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Thoughts on Martin Luther King Day

King

Dr. Martin Luther King, Jr., half-length portrait, facing front. World Telegram & Sun photo by Dick DeMarsico, 1964.  Library of Congress Prints and Photographs Division Reproduction Number: LC-USZ62-126559

On Monday, January 19, we will be celebrating the Birthday of Martin Luther King Jr. in the United States. King, the foremost leader of the American Civil Rights Movement, was actually born eighty-six years ago today: January 15, 1929.  The Civil Rights Movement has struggled and continues to struggle for equal rights for all people, and has a special strength and urgency in the African American community.  In honor of Dr. King, the research centers at the Library of Congress, including the American Folklife Center, will be closed on Monday. I hope you’ll have a chance to reflect on how the vision, bravery, and hard work of Dr. King are reflected in his own speeches and actions, and in the actions of the many people he inspired.

To help you do this, I’ve selected two very different videos from AFC’s folklore and oral history collections to embed in this blog post.  Each sheds a different kind of light on the legacy of Dr. King.  One is more folkloristic, the other more historical. One is more analytical, the other more personal. I hope together, they’ll build an interesting portrait of Dr. King.  With each of them, I’ll post a link to a related resource.

The first video is an informative and engaging lecture by Dr. Wolfgang Mieder, emeritus professor of German and Folklore at the University of Vermont. Dr. Mieder is one of the world’s foremost folklorists.  He is also special to me personally, as a friend and mentor, and a member of my dissertation committee when I earned my PhD. in the 1990s. I can honestly say that I wouldn’t be here without him! For years, he has included among his main research interests the use of traditional proverbs in political discourse. This lecture is entitled “Making a Way Out of No Way: Martin Luther King’s Use of Proverbs for Civil Rights.” In it, he traces one element of Dr. King’s brilliant oratory, the humble proverb:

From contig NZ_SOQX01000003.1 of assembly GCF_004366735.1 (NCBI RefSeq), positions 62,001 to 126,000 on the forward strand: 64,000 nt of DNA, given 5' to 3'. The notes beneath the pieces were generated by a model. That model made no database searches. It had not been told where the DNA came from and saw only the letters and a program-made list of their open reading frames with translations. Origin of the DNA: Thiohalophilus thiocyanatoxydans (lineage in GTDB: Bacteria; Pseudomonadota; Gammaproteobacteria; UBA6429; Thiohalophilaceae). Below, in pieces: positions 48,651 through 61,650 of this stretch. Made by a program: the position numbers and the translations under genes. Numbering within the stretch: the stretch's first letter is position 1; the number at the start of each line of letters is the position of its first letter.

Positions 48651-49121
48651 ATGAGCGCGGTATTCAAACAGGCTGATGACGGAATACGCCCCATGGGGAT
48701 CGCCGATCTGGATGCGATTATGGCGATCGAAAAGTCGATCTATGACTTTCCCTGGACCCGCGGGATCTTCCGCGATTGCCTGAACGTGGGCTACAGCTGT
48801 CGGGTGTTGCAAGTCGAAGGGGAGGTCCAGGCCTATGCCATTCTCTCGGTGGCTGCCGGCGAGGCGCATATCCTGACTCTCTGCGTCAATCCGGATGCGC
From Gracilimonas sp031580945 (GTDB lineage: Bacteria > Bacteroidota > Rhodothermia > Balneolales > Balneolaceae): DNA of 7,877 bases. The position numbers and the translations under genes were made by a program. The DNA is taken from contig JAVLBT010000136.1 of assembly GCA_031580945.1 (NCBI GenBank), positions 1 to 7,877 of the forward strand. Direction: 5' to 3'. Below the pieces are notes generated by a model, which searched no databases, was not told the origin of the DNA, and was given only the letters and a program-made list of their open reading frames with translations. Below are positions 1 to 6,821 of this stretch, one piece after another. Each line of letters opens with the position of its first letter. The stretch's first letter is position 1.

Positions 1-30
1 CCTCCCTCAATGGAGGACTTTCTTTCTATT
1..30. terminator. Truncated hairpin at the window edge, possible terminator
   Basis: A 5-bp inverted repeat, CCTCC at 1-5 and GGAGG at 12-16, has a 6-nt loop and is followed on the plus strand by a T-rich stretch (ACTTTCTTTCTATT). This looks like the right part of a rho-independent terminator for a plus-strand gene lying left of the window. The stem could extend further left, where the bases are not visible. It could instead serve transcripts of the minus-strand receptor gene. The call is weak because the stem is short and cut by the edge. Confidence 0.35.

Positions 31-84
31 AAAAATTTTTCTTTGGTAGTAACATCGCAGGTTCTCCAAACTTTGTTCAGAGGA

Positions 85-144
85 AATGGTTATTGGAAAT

For full bibliographic information about the lecture, more information about the speaker, a full transcript of the lecture, and other resources, please visit this link.

Our next video is an oral history interview With Clarence B. Jones.  Jones shares memories from his work as a legal advisor and speechwriter for Dr. Martin Luther King, Jr. In particular, he describes his significant contributions to the “I Have a Dream” speech, which King delivered at the March on Washington in 1963. He vividly recalls the dramatic moment when, at the prodding of the famed gospel singer, Mahalia Jackson, Dr. King departed from the prepared speech to extemporaneously share his “dream” of freedom and justice with the crowds on the Mall and across the country and the world.  Jones also describes his early life and talks about his education at Columbia University, his training as a classical clarinetist, and some of his early encounters with leftist politics while in New York. He describes his time spent in the military during the Korean War. Other topics discussed in the interview include Jones’s marriage to Anne Norton, his studies at Boston University Law School, and his move to California to become an entertainment lawyer:

The interview with Jones is part of AFC’s Civil Rights History Project.  Find out more about the project, and see all the interviews in the online collection, at this link.

As always, thank you for reading Folklife Today.  We wish you a safe, happy, and non-violent Martin Luther King Day!

One Comment

  1. Tamar
    January 27, 2015 at 4:15 pm

    Thank you so much for sharing these interviews. I was transfixed by Mr. Jones’ recollections.

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